Written by Gennifer Choldenko, Al Capone Does My Shirts tells the story of Moose Flanagan and his family who move to Alcatraz Island where his father has gotten a job. The family wants to live near San Francisco, so Moose’s sister can attend the Esther P. Marinoff School. In this school, “kids have macaroni salad in their hair and wear their clothes inside out and there isn’t a chalkboard or a book in sight.”
The year is 1935, and Alcatraz is a federal prison housing the meanest criminals. Your students will love reading Al Capone Does My Shirts.Continue Reading
In Part 2 of the series “Teaching the Persuasive Technique – Testimonial,” 2017 Super Bowl commercials are featured. Many stars came out to promote products. Actors, sports figures, and even Bill Nye the Science Guy promote products. With a 30-second spot costing $5 million, many companies went with big celebrities.
Testimonial is when an expert, public figure, or celebrity promotes or supports a product, policy, or political candidate. Sometimes plain folk are used to show the product appeals to ordinary people. Continue Reading
Matilda by Roald Dahl is a fun book to read. Matilda is a super-genius. She lives with parents who neglect her and are mean. Matilda must take care of herself and even teaches herself to read. She decides that every time her parents are mean, she will get them back with a prank. First, she puts glue in her dad’s hat. Next, she disguises a neighbor’s parrot as a ghost. Then, she dyes her dad’s hair blonde.
When Matilda begins school, her life is both the same and different. Her teacher, Miss Honey, realizes right away how extraordinary Matilda is, but the school’s headmistress, Miss Trunchbull, is a tyrant and bully of the worst sort. Continue Reading
Last month I created a series of four posts with songs that could be used to teach text structures. Because of the positive comments, I have planned a similar series. This time on persuasive techniques. Each Thursday in March, you can read about one persuasive technique or propaganda device. Posts feature commercial examples for each device. The series includes bandwagon, testimonials, loaded terms, and name calling.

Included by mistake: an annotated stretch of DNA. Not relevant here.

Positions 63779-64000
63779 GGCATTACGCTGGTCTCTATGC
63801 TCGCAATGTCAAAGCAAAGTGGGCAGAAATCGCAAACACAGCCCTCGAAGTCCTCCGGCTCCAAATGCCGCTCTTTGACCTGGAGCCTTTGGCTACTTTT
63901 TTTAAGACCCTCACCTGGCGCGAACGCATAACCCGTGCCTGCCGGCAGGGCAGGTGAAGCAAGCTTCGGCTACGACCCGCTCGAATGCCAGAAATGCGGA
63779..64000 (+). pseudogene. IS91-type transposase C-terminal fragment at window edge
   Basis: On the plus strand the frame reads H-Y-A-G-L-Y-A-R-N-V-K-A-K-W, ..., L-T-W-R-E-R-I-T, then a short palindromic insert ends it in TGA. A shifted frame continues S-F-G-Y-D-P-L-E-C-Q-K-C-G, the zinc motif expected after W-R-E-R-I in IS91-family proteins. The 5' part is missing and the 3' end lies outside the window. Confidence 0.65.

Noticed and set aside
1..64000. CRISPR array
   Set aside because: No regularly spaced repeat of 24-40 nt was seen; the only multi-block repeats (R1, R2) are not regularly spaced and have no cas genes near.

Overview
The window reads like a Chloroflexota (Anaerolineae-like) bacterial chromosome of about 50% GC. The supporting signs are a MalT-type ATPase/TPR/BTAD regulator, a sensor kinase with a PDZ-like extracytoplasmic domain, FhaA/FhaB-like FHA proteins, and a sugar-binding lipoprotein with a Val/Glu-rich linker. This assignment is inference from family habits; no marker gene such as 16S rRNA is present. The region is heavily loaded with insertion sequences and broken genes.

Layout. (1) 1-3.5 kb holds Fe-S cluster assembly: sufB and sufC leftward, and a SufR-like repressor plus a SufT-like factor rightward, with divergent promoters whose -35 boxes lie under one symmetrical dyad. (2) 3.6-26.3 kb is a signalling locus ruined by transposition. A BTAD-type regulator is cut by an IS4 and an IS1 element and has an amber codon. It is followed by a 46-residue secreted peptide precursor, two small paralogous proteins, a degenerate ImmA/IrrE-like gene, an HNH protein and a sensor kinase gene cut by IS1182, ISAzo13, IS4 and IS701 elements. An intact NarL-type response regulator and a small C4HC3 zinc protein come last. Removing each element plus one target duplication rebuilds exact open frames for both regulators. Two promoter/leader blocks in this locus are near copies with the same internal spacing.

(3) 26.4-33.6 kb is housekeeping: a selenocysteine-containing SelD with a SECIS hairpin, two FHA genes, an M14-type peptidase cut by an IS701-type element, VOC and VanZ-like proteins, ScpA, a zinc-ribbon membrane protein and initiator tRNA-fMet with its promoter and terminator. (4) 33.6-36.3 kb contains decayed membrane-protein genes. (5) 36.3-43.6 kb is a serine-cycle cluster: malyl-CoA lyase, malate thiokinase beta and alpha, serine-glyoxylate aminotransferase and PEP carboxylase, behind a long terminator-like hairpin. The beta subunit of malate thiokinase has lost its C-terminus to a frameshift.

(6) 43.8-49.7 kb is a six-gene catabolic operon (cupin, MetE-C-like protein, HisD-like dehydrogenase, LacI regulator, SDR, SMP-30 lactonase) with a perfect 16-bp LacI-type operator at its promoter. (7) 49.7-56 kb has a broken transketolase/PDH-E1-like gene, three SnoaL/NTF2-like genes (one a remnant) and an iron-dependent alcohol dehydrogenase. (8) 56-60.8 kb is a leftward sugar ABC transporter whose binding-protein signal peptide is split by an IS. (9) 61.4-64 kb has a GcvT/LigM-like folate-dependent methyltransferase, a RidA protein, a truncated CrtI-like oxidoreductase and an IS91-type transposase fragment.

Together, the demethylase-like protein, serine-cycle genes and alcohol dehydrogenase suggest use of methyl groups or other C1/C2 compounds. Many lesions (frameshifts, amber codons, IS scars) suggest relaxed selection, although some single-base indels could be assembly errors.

This technique encourages the hearer to think that because everyone else does something, you should too or you will be left out. In literature, bandwagon is used to persuade the reader to agree with the argument of the writer.Continue Reading
This post “Teaching Problems and Solutions with Songs” is the final one in a series of four. This link contains a handout with the list of the songs from all four posts as well as some graphic organizers that can be used to evaluate the songs. I want to send out a special thank you to Nancy Davis’s Middle School music class for some great song suggestions! In the comment area below, I would love to hear your suggestions. Remember the songs must be classroom friendly.
Overcomer by Mandisa
Kisha’s battle with cancer inspired Mandisa to write Overcomer. The video includes a number of real life stories including Former U.S. Congresswoman Gabby Giffords, Captain Mark Kelly, Gold Medalist Scott Hamilton, Good Morning America host Robin Roberts and Biggest Loser runner-up Hannah Curlee.Continue Reading
Despereaux is an unusual mouse. He loves reading books and has a huge imagination. One day, he goes to Princess Pea’s room and hears her father playing his guitar and singing. Despereaux talks to Princess Pea because he is so caught up in the music. When Princess Pea picks Despereaux up for a closer look, he falls immediately in love with her. Despereaux’s brother Furlough witnesses the entire exchange. Furlough then runs and tells their father Lester what he has seen. Lester calls a meeting of the Mouse Council. The Council votes to send Despereaux to the dungeon where the rats live for breaking a “Mouse Rule.” The Thread Master ties the mark of death, a red piece of thread, around Despereaux. He is then pushed down the stairs into the dungeon. To learn of Despereaux’s fate read The Tales of Desperaux.
Despereaux is an unusual mouse. Instead of spending his days scrounging for food scraps, he read books and listens to music. Despereaux falls in love with a book about a princess and a knight. Later he meets a real princess and falls instantly in love with her. For this “terrible deed,” he is banished to the dungeon. There Despereaux’s bravery shines through as he courageously battles the scary dungeon rats to keep Princess Pea safe after she is kidnapped. Continue Reading